Michelle Rogers Pritzl

Photographer
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Location: Ithaca, NY
Nationality: USA
Biography:   Michelle Rogers Pritzl was born and raised in Washington DC, where she fell in love with photography in a high school darkroom. Pritzl received a BFA from the Corcoran College of Art and Design in 2001, a MA in Art Education from California... read on
Public Project
Those Whose Hands and Hearts are Pure
Credits: michelle rogers pritzl
Updated: 08/31/15

Those Whose Hands and Hearts are Pure is a metaphor for the psychological damage inflicted on young women through Evangelical Christian purity culture.   Through Victorian notions of patriarchy, young women are taught to submit, to be ashamed of themselves, their bodies, their sexuality, their dreams and ultimately to exist for the sake of the husband they will serve. Purity culture seeksto place young women into bondage where they are shamed for their bodies, their sexuality and desires and turn them into subservient, timid creatures who will submit and allow themselves to be fully dominated.  I grew up in an environment of promise rings, and True Love Waits pledge cards, taught that I had to remain pure in order to find a husband, that I needed to submit my will and serve him.  This work is about my own journey that ultimately led me to break free from this environment.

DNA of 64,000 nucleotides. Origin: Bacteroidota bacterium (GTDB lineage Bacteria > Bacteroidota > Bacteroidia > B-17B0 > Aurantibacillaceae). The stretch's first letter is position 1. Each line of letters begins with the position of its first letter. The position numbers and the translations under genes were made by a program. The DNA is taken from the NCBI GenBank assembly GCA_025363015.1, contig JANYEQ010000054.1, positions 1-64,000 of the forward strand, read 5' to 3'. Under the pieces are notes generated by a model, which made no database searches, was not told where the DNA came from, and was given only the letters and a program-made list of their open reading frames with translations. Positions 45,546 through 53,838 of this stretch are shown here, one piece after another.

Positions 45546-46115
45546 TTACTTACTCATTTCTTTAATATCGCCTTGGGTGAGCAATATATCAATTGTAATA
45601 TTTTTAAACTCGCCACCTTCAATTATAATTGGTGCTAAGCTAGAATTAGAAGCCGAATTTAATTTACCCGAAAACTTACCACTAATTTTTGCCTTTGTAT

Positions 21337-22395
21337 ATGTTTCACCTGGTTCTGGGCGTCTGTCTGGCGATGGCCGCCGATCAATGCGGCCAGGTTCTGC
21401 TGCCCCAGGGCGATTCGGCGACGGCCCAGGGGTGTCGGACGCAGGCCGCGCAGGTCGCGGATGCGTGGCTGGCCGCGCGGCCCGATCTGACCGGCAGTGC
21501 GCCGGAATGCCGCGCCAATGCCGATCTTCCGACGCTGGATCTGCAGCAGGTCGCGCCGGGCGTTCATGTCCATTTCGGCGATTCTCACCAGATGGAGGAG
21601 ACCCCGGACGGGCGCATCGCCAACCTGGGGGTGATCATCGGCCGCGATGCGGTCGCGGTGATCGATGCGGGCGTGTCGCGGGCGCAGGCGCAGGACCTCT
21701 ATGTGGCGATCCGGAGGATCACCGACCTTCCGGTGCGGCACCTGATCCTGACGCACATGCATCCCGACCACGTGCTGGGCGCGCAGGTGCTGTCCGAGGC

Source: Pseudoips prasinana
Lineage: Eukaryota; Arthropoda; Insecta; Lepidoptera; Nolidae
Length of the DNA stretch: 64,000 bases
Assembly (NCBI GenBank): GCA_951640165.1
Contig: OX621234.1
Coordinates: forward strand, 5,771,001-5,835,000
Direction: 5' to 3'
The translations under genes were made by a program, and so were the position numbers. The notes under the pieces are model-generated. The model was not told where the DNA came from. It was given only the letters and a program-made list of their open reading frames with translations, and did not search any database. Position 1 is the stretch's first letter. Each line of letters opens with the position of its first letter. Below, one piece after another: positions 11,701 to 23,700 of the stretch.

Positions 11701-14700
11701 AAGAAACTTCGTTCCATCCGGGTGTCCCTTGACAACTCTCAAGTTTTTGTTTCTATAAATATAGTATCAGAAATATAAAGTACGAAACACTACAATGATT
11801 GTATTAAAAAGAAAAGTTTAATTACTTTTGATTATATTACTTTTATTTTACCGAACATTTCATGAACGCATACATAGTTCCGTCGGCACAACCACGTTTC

In these self-portraits I play a character that performs or endures tasks that represent the inner workings of the psychological damage inflicted by these beliefs.  This series tells my own story of withstanding oppression and breaking free from evangelical Christianity and the chains it places on a woman's sexuality. A theme of domination over the female character is woven into the images; this reference subverts the intent of the Fundamentalist mindset and the control they seek over women and their sexuality.  The control, condemnation and judgment I faced growing up in this environment is turned into pleasure.  The psychological bondage and domination Fundamentalist men would inflict on women becomes a sexually charged situation where I am ultimately the one in control. 

Each image is a 16x20” tintype, printed with a transparency in the darkroom, in a unique edition of 5.  My digital workflow combined with the antique media of collodion references the antiquated view of women through the photographic process itself.

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